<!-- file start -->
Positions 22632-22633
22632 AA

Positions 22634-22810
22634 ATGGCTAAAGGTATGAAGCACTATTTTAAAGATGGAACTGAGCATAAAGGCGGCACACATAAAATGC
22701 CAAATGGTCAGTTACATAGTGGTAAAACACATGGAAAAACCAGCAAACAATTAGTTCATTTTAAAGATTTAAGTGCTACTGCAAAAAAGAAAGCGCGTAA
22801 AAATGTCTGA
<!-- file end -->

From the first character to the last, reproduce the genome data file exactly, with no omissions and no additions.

Positions 22632-22633
22632 AA

Positions 22634-22810
22634 ATGGCTAAAGGTATGAAGCACTATTTTAAAGATGGAACTGAGCATAAAGGCGGCACACATAAAATGC
22701 CAAATGGTCAGTTACATAGTGGTAAAACACATGGAAAAACCAGCAAACAATTAGTTCATTTTAAAGATTTAAGTGCTACTGCAAAAAAGAAAGCGCGTAA
22801 AAATGTCTGA